The mathematician proceeded to start another fire, and then he dumped the bucket of water on it.

“What’d you do that for?” the statistician asked.

“I reduced it to a previously solved problem,” said the mathematician.

More seriously, the following is a **true** story about NCTM.

The James D. Gates Building in Reston, VA, serves as the national headquarters for NCTM. In 1993, an addition to the building nearly doubled its size. In the area between the original structure and the addition, a courtyard was created, and a geometric design of circles and triangles was constructed on the floor of the courtyard with bricks and drainage pipes:

Long‑time members of NCTM might recognize the old NCTM logo:

Shortly after the building was expanded, however, it was learned that a number of publishing companies, eager to align themselves with NCTM after the release of *Principles and Standards for School Mathematics*, began placing the NCTM logo directly on their products. Cease‑and‑desist letters were sent to the publishers asking them to kindly remove the logo from their materials — and NCTM was shocked when they said, “No!” As it turns out, the publishers’ lawyers had done their homework, and they learned that the NCTM logo had never been trademarked. As a result, there was nothing that NCTM could do to prevent them from using it.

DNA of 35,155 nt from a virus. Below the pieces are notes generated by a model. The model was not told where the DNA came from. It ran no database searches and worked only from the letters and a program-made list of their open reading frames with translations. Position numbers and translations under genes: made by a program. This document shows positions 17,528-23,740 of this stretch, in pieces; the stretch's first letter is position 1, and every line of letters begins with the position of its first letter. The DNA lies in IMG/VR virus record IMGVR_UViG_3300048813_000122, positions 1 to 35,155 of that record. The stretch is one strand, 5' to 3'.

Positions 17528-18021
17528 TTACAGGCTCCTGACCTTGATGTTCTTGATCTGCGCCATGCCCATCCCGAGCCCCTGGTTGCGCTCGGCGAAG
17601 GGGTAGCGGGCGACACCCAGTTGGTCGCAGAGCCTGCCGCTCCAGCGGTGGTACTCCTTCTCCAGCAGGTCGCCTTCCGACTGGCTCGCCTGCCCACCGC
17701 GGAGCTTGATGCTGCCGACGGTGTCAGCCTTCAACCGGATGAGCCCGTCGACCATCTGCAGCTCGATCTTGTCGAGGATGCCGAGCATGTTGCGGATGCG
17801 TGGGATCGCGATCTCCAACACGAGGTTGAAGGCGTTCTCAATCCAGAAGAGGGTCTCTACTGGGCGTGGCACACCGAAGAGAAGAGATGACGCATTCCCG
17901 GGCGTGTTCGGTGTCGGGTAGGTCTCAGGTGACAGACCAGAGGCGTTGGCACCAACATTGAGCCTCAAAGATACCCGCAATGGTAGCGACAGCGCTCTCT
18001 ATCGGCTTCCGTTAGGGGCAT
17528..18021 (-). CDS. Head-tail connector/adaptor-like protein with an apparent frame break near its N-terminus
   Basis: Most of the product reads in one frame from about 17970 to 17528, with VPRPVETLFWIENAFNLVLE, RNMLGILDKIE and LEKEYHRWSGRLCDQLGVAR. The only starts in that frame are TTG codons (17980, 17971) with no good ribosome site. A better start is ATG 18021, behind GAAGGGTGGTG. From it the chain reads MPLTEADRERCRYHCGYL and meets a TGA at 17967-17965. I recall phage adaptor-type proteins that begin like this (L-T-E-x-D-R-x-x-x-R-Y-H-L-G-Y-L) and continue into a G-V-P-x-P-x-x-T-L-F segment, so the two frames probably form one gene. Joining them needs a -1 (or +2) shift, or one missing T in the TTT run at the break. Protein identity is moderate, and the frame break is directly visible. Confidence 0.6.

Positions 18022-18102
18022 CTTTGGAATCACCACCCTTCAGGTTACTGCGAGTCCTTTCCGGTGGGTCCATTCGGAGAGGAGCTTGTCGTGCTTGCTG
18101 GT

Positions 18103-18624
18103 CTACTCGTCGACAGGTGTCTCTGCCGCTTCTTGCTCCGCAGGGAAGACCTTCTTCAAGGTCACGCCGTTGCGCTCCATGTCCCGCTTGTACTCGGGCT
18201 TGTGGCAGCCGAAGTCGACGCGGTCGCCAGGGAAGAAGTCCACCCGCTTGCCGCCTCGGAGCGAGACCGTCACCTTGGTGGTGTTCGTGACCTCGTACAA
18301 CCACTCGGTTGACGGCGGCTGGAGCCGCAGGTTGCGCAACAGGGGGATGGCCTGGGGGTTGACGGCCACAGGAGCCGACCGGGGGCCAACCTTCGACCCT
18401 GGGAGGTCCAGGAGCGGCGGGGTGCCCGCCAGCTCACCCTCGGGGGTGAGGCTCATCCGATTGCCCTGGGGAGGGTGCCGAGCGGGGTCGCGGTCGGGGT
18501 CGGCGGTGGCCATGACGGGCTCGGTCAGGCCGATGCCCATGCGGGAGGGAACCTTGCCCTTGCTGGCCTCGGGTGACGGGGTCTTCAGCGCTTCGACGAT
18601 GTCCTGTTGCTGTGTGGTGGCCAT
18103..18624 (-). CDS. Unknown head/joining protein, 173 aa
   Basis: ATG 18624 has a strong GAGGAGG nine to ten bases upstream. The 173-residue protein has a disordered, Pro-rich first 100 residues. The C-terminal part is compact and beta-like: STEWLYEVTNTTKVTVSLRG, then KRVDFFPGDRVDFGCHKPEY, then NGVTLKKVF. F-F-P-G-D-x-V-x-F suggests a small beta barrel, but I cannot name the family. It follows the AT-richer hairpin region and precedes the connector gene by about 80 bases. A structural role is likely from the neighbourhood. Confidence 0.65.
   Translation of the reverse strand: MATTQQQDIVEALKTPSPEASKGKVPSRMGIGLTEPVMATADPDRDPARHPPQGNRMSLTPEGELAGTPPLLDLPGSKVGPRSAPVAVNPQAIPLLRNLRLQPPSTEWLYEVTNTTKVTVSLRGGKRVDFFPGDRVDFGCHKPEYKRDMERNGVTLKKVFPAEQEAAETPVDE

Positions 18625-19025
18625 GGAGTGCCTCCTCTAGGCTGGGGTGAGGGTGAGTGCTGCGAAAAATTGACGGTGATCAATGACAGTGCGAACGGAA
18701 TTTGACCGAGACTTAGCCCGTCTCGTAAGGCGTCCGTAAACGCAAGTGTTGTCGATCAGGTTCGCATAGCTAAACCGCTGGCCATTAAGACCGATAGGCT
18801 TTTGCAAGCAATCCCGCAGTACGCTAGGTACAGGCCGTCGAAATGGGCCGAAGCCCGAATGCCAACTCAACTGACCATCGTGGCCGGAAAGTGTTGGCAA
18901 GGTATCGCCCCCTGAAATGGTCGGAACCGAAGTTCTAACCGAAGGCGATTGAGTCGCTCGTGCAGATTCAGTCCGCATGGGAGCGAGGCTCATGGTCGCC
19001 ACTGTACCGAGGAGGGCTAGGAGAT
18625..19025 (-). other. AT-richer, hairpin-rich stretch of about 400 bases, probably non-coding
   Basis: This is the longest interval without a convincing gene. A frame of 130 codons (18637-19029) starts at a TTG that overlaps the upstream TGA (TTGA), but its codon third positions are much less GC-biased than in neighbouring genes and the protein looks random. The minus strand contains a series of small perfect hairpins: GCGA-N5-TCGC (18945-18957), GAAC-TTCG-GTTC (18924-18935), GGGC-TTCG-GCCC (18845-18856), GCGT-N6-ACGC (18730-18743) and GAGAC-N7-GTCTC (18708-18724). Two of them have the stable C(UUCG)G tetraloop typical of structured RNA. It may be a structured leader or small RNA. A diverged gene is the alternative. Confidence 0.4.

Consequently, the NCTM logo was revised to the version we have today:

In the courtyard, we have a constant reminder of a bureaucratic blunder. As you’ll notice, the current logo has the ® symbol — and no one’s taken this one away from us, baby! Personally, I think the new one is better, anyway, with allusions to the infinity symbol; the letter *x*, as an algebraic variable; and a small child, which is a constant reminder that our profession is not just about numbers and shapes but about the lives we touch.

### Notable and Quotable

Some of my favorite quotes by and about mathematicians:

I like your results. Let’s make it a joint paper, and I’ll write the next one. – *Stefan Bergman*

Someone told me that each equation that I included in the book would halve the sales. – *Stephen Hawking*